The Nazi claims stung Mr Mosley on a very sensitive part of his psyche, his parentage. His fascist party-founding father, a great striker of poses and wearer of uniforms, seems rather preposterous now, but at the time was less comical, especially when mustering his black-shirted and anti-Semitic followers in a Jewish quarter of the East End. His wedding to Nazi-worshipping Diana Mitford had Adolf Hitler among the guests and was held at the home of Josef Goebbels. Five years later, Max was born. Few people have had to live down more notorious parents. "All my life," he told the court, "I have had hanging over me my antecedents, and the last thing I want to do in some sexual context is be reminded of it."

The longer the case went on, the more nervous the News of the World camp seemed to grow about its claim of a Nazi concentration camp theme. Especially telling was the appearance on the stand of the paper's editor, Colin Myler. Mosley's advocate, James Price QC, showed 93 different stills from the video and, in each case, asked Mr Myler if there was anything Nazi about them. In all but a handful, Mr Myler had to concede there was not. Upon what, then, was based the editor's opinion that this was a Nazi scenario? His general knowledge of history, he told the court.

This was a dangerous answer. Anyone who has viewed highlights of the video (and 3.5 million have) can see that the women said to be wearing "concentration camp uniforms" (vertically striped, pyjama-like garments) were clearly sporting costumes with wide, horizontal stripes. They resembled nothing so much as Queens Park Rangers footballers. Mr Myler's confession that he had not had the German translated, nor watched much more than "brief snippets" before publication, caused more coughing and shuffling of feet on the News International side. Reporter Neville Thurlbeck was more bullish, insisting that "you might argue it was a German theme ... It certainly wasn't Hansel and Gretel".

Then, on Thursday, a "sensation in court". Mark Warby QC, for the paper, rose to say that Witness E, the woman who had made the clandestine video, was paid £12,000 for her trouble, and who was expected to be the defence's star witness, would not be appearing. A professional and dungeon-hardened dominatrix, her "emotional and mental state is such that it would not be fair or reasonable to call her to give evidence". It was, added Mr Warby, "a most regrettable situation to have arrived at". Indeed. Adjournment followed, leaving the lawyers' closing speeches and Mr Justice David Eady's judgment for this week.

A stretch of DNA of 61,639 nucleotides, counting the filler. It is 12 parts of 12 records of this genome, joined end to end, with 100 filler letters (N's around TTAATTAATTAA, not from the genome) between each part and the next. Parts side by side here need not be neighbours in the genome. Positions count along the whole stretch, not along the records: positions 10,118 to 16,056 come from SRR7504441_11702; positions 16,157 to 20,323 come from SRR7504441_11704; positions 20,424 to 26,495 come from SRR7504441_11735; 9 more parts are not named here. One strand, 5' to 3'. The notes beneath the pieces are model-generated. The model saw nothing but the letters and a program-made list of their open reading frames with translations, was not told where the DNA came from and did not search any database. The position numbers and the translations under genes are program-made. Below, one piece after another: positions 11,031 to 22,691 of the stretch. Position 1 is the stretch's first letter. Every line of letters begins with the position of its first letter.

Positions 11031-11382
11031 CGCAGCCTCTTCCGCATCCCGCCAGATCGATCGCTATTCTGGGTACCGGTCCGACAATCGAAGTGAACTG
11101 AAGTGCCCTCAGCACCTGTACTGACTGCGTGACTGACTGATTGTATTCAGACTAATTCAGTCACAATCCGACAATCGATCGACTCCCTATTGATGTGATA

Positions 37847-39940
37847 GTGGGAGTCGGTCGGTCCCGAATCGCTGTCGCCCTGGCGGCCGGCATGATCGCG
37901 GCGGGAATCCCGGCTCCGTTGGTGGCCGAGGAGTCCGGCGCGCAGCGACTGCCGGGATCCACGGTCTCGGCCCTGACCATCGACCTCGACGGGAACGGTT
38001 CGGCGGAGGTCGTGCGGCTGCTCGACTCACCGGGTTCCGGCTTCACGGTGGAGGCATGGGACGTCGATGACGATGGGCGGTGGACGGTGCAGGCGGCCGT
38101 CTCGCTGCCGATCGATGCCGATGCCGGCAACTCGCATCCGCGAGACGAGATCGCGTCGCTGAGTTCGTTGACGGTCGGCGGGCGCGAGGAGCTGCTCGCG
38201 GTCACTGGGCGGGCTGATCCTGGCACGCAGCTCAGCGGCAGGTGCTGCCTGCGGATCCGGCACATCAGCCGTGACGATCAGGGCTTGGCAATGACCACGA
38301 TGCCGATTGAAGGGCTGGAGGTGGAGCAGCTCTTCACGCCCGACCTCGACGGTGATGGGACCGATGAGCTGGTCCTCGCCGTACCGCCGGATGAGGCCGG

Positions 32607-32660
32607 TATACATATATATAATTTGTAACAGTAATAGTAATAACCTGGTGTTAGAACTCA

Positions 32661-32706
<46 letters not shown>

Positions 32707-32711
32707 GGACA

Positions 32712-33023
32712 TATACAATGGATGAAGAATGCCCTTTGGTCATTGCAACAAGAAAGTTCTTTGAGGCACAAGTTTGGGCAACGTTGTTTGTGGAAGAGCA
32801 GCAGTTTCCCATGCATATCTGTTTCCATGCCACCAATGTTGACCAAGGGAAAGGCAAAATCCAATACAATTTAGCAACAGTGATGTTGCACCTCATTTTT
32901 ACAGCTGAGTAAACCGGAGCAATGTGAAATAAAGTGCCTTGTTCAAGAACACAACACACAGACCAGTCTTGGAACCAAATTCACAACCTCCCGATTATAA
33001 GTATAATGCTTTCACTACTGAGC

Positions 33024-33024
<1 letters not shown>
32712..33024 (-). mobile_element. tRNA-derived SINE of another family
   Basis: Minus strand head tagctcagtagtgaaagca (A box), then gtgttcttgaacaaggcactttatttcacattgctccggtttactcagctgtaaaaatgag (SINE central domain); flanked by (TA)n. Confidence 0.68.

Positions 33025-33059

Max Mosley may well walk from Court 13 the victor, whether or not he gets the punitive damages he has asked for, but he will never live down what the News of the World revealed about his desires and the convoluted tableaux needed to satisfy them. He may still run a multibillion-pound business, sit at boardroom tables and travel first class, but, whenever anyone looks at him, they will have the option of seeing not a millionaire boss in a tailored suit but a naked old man bent cringing over a bench while he has his bottom spanked.

There are some who say this is how it should be, and that the case has added immeasurably to the gaiety of the nation. But, as the laughter dies away, you can't help but wonder if our cackling amusement is justification enough for invading the private, if comical, life of Max "Spanker" Mosley.

Behind the headlines: What the court didn't hear

There are two curious sub-plots to the Mosley privacy case, neither aired in court. Before the 'News of the World' story was published, Mr Mosley says he was warned by two sources that his private life was being investigated by "a group specialising in such things, for reasons and clients as yet unknown". The implication was that this was being done by rivals in the world of motorsport. Was there any link between these investigations and the 'News of the World' story? Second, there is something that came to light during inquiries by Quest – former Met Police chief Lord Stevens's security firm – which had been asked by the FIA, the organisation Mr Mosley heads, to investigate. After it tailed the husband of one of the women hired by Mr Mosley for his S&M sessions, it found he was an MI5 officer. MI5 learnt of his connection to prostitution and he was forced to resign. It was allegedly his wife who filmed Mr Mosley's "orgy" for the newspaper.